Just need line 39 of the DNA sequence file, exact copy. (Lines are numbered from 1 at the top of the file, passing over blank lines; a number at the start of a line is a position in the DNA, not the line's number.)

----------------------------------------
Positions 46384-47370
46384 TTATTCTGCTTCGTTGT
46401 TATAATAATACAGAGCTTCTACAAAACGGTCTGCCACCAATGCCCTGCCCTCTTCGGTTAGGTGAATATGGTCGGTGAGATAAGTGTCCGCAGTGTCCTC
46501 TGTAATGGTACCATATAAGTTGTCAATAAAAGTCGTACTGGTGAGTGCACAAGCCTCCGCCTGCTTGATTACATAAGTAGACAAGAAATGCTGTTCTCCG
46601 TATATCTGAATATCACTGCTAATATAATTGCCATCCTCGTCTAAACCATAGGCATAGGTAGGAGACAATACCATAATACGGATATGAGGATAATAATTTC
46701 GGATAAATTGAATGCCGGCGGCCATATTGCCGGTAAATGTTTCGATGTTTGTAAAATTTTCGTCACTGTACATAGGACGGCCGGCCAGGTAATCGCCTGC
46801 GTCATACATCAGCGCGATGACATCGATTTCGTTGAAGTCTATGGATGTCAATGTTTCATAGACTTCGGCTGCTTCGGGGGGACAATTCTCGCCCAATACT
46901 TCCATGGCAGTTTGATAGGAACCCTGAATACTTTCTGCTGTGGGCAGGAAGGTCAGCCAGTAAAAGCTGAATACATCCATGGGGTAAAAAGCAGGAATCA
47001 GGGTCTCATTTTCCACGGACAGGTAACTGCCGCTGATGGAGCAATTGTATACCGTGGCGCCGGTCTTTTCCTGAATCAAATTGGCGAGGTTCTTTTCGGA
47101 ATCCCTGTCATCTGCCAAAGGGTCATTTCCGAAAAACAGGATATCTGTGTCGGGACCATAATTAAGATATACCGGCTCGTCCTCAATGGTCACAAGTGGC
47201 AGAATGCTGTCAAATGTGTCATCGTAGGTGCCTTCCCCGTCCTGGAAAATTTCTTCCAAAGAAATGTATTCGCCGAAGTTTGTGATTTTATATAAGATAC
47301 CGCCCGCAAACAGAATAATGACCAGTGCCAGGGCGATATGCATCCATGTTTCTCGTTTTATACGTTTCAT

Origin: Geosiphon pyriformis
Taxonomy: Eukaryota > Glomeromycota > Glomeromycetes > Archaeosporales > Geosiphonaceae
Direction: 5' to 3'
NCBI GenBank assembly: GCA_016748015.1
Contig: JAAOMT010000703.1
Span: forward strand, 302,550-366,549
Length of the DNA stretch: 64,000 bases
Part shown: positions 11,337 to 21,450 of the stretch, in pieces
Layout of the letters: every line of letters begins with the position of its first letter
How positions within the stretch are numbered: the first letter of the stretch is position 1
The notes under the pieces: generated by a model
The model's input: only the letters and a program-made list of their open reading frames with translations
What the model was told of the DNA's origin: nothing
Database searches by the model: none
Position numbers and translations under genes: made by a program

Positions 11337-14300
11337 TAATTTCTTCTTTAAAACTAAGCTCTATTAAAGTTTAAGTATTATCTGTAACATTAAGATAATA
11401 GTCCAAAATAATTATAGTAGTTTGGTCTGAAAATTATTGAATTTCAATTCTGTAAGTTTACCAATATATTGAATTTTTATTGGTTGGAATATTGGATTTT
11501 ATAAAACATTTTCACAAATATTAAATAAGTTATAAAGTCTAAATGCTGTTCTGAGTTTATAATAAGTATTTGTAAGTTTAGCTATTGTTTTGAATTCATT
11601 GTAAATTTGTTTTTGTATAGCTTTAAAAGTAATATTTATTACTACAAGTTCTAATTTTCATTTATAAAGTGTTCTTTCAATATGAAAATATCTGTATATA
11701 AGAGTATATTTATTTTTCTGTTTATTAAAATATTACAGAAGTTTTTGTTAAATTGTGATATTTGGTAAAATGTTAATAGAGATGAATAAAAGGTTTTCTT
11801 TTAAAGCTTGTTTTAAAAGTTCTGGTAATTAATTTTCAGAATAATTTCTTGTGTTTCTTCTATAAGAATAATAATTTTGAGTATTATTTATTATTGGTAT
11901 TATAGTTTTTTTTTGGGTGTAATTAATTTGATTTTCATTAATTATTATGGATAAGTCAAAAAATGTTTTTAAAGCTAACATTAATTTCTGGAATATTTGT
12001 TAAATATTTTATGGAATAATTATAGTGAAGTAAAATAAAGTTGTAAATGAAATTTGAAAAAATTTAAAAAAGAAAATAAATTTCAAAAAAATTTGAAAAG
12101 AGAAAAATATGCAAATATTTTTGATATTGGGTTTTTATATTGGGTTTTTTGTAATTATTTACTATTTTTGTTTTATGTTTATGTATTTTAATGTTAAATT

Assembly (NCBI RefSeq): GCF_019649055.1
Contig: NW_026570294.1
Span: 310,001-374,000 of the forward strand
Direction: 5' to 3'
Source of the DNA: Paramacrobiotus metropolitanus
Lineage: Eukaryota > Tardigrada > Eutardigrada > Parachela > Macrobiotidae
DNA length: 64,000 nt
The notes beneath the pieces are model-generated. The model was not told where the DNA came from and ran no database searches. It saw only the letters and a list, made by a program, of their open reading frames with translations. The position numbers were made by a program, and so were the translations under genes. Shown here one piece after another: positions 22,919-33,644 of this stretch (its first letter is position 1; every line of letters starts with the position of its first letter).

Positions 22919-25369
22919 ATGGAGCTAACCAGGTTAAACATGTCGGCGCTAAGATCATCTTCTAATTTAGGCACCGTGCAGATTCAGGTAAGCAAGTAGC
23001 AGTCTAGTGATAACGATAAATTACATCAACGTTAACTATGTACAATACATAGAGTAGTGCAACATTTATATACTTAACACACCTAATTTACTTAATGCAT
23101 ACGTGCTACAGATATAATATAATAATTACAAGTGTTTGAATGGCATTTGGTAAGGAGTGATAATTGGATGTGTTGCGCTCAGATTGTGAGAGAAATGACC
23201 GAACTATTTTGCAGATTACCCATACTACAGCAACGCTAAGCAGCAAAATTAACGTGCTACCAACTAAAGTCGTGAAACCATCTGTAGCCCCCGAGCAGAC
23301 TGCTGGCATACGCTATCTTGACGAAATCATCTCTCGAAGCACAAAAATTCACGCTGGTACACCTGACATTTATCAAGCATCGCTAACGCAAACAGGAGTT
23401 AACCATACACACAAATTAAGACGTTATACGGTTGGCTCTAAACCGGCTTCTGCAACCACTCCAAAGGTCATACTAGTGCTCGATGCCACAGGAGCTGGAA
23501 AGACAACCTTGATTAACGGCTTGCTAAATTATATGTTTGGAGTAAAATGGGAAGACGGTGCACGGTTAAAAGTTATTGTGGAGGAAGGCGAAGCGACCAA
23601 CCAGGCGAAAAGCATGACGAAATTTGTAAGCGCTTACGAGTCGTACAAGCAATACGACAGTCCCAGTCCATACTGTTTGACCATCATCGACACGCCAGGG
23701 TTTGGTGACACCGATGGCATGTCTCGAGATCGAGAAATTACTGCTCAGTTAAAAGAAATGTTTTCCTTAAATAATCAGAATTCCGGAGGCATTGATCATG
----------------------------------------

Contig: NW_026570294.1